Rapid-Acting Analogues Short-Acting Insulins Intermediate-Acting Insulins Long-Acting Insulins Combination Insulins Onset: 1- 2 hours Peak: 4-12 hours Duration: 14 - 24 hours (up to 24 hours) Solution: Cloudy Comments: Human Insulin Isophane Suspension. Cloudy/ milky suspension of human insulin with protamine and zinc. Mixing NPH + Aspart (Novolog ®): Compatible - NovoLog should be drawn into the syringe first. The injection should be made immediately after mixing. NPH + Lispro (Humalog ®): Compatible - Humalog should be drawn into the syringe first. The injection should be made immediately after mixing. NPH +Regular insulin: Always draw the Regular (clear) insulin into the syringe first. Phosphate-buffered insulins ( NPH insulin) should NOT be mixed with lente insulins. Zinc phosphate may precipitate, and the longer-acting insulin will convert to a short-acting insulin to an unpredictable extent. Currently available NPH and short-acting insulin formulations when mixed may be used immediately or stored for future use. NPH HUMAN INSULIN Description Humulin N [Human insulin (rDNA origin) isophane suspension] is a crystalline suspension of human insulin with protamine and zinc providing an intermediate-acting insulin with a slower onset of action and a longer duration of activity (up to 24 hours) than that of Regular human insulin. The time course of action of any insulin may vary considerably in different individuals or at different times in the same individual. As with all insulin preparations, the duration of action of Humulin N is dependent on dose, site of injection, blood supply, temperature, and physical activity. Humulin N is a sterile suspension and is for subcutaneous injection only. It should not be used intravenously or intramuscularly. The concentration of H Continue reading >>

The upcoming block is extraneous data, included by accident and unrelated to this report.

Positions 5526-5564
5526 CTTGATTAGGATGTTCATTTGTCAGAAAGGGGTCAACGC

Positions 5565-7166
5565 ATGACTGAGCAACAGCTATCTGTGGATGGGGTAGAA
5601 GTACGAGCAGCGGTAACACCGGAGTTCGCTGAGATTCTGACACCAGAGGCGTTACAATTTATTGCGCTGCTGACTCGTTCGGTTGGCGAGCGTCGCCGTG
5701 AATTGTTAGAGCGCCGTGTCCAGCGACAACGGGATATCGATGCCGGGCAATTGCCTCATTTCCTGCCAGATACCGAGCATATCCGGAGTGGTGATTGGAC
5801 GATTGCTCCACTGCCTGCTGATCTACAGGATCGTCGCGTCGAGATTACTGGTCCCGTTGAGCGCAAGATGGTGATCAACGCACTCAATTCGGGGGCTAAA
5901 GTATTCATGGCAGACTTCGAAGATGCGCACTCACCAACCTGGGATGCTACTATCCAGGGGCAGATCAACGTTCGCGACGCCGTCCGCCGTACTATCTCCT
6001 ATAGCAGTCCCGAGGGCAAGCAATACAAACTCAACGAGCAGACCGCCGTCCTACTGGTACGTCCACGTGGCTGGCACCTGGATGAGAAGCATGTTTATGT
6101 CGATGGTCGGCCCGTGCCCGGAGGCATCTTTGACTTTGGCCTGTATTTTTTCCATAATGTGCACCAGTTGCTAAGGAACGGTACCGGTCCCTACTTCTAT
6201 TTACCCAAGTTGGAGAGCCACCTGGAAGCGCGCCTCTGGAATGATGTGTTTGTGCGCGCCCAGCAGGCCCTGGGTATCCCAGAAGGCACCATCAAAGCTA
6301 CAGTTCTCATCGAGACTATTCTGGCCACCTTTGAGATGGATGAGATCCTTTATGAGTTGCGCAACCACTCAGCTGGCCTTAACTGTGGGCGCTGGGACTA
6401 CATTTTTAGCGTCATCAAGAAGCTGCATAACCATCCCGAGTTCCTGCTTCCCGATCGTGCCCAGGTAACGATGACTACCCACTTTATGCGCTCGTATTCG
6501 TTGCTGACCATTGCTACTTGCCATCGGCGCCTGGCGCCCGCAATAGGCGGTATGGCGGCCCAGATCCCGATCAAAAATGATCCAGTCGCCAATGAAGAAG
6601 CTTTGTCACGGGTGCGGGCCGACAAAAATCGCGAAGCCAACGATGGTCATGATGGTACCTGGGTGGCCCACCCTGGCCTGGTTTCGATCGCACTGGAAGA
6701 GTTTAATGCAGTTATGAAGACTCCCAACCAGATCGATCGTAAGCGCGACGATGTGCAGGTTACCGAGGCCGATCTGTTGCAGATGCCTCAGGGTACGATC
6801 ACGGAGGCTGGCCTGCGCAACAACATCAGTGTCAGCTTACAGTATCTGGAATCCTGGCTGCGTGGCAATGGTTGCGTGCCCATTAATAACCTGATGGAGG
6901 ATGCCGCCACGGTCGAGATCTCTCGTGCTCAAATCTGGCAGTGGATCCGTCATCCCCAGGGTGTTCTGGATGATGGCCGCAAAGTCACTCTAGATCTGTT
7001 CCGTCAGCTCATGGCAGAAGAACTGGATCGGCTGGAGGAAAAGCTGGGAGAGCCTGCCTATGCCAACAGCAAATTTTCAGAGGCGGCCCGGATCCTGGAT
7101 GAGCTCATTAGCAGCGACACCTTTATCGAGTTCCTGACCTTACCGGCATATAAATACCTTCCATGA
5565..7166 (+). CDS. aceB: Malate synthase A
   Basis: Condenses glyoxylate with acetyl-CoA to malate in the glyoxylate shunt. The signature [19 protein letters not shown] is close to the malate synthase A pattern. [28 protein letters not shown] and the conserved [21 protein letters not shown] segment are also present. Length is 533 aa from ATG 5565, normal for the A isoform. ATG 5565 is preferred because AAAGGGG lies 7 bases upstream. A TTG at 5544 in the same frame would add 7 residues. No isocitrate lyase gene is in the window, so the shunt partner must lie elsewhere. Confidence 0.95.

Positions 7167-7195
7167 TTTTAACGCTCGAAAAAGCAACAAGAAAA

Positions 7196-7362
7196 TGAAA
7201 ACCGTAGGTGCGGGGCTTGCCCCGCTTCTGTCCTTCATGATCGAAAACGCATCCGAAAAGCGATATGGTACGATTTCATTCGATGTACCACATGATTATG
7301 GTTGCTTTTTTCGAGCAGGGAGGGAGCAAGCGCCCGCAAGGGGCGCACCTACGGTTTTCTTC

N Human Insulin Isophane Suspension (recombinant Dna Origin) 100 Units/ml

N Human Insulin Isophane Suspension (recombinant Dna Origin) 100 Units/ml